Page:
What is risk management and how does it relate to internal audit? This is a brief introduction to the topic, explaining some of the terms and linking to resources that will help your research.
The IIA's International Standards define a risk as 'the possibility of an event occurring that will have an impact on the achievement of objectives. Risk is measured in terms of impact and likelihood.'
For most organisations, risk management is concerned with positive and negative aspects of risk. So as well as managing things that could have an adverse impact (downside risk) it also looks at potential benefits (upside risk). It can be applied holistically, and also be used on specific activities, from the strategic to the operational.
In organisations, risk management is central to good governance. Enterprise risk management (ERM) describes what happens when organisations put in place a structured, continuous process to identify, manage and respond to risk.
However although ISO 31000 has recently gained wider recognition, there is no universally recognised definition or approach to risk management and ERM. The subject is too diverse and its applications too broad.
The list below links to different standards and frameworks related to risk management and ERM (some of which require a purchase). Each provides a way of categorising risk to help you identify, assess and evaluate it. The different categories of risk can be used to tailor an approach that suits your organisation.
- Institute of Risk Management/AIRMIC/Alarm - A Risk Management Standard
- COSO (2011) Embracing ERM: getting started
- COSO (2011) Developing key risk indicators
- Managing risk in government - NAO 2011
- HM Treasury Guidance Orange Book: Management of Risk - Principles and Concepts
- HSE - Principles of Sensible Risk Management
- ISO/FDIS 31000 Risk Management - Principles and guidelines
- AS/NZS ISO 31000: 2009 Risk Management
Read our guide on how to choose between the different standards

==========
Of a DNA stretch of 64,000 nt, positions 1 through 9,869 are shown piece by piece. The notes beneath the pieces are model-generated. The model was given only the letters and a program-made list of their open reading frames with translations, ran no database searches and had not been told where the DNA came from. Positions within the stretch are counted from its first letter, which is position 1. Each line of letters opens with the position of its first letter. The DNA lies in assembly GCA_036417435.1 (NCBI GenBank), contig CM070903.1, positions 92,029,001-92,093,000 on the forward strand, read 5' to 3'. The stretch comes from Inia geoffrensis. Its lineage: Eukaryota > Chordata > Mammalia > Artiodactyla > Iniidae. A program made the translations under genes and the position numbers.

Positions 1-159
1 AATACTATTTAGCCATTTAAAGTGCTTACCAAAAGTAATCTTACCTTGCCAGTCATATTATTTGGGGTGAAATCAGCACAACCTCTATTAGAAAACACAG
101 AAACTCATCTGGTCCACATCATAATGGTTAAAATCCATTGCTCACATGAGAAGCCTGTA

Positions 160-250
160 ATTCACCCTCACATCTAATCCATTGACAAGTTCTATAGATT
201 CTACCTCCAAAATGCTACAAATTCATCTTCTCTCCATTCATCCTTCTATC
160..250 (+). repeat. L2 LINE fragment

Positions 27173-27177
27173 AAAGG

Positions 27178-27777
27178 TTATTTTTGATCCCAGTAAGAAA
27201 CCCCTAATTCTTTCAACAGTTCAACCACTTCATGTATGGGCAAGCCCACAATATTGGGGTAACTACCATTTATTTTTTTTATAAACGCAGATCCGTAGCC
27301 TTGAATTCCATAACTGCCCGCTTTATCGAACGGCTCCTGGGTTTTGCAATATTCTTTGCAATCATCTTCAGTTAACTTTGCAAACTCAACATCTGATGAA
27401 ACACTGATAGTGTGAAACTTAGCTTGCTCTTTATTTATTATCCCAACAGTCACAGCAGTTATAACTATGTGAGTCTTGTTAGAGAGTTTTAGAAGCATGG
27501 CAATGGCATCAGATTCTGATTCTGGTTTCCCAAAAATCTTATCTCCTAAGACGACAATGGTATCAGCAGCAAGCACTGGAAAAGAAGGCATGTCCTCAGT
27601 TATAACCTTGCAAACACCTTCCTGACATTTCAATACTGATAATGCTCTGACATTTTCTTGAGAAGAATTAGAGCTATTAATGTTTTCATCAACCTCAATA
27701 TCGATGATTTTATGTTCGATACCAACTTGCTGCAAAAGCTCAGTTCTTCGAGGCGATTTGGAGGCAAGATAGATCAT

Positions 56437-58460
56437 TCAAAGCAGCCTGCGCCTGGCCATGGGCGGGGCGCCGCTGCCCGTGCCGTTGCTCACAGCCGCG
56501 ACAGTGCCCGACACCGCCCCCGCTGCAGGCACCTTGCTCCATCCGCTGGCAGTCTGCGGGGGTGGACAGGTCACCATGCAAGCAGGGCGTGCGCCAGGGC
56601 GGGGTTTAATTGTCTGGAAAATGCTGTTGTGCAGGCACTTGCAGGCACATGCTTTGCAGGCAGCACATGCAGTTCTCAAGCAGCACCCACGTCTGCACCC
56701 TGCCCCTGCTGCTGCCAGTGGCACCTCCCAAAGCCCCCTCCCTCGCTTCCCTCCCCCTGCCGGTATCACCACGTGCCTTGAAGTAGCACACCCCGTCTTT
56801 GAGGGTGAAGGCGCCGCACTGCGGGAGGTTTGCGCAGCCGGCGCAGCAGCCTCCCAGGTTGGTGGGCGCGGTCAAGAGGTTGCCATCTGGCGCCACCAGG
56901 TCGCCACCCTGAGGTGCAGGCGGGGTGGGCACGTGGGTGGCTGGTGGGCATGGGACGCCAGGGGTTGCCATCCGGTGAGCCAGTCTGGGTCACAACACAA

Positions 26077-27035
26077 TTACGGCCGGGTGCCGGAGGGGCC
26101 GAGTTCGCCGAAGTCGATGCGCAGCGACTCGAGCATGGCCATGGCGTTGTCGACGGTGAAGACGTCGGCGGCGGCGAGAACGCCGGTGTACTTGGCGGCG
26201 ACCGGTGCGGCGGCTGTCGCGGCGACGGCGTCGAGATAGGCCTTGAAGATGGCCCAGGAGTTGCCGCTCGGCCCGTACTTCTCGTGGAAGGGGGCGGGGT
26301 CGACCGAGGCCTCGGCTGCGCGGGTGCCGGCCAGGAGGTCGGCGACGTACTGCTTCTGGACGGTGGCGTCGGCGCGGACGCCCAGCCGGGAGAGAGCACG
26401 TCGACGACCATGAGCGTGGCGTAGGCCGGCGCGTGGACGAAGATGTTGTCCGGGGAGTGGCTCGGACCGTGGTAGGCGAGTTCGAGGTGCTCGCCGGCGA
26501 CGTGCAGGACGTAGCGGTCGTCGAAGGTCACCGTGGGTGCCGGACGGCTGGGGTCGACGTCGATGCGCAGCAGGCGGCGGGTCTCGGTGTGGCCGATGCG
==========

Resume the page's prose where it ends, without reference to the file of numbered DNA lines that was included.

The IIA position paper on the role of internal audit in enterprise-wide risk management explains the various roles that internal audit can perform depending how mature an organisation's risk management culture is.
We explain the related concept of risk-based internal audit in risk based internal auditing. This sets out methodologies for assessing an organisation's risk maturity, and preparing periodic audit plans and assurance engagements.
The Financial Reporting Council (FRC) has published new guidance on risk management, internal control and related financial and business reporting. It reflects changes made to the UK Corporate Governance Code. This guidance revises, integrates and replaces two of its earlier publications:
- Internal Control: Revised Guidance for Directors on the Combined Code
- Going Concern and Liquidity Risk: Guidance for Directors of UK Companies
It can be difficult to arrive at a consensus given the range of attitudes that may exist towards risk taking. Defining a risk appetite assumes there is a clear understanding of what success looks like for the organisation, which may not be immediately apparent or universally recognised and agreed.
Read our guide to risk appetite and internal audit
Problems with risk culture are often blamed for organisational difficulties. IRM's publication aims to help organisations have a better understanding of their own risk culture: why do individuals, groups and organisations behave the way they do? It also gives some practical tools you can use to drive change.
Download IRM's guide to risk culture - resources for practitioners
The IRM has published a short guide in association with the new Competition Markets Authority (CMA) on the risks of contravening UK competition law. Chapter six focuses on how to ensure your business is compliant with a risk based approach.
Download IRM's guide to competition law risk
The CMA has also published a 60 second summary, Competition Law: advice for internal auditors along with compliance at-a-glance and compliance checklist.
Institute of Risk Management guides are published here with kind permission.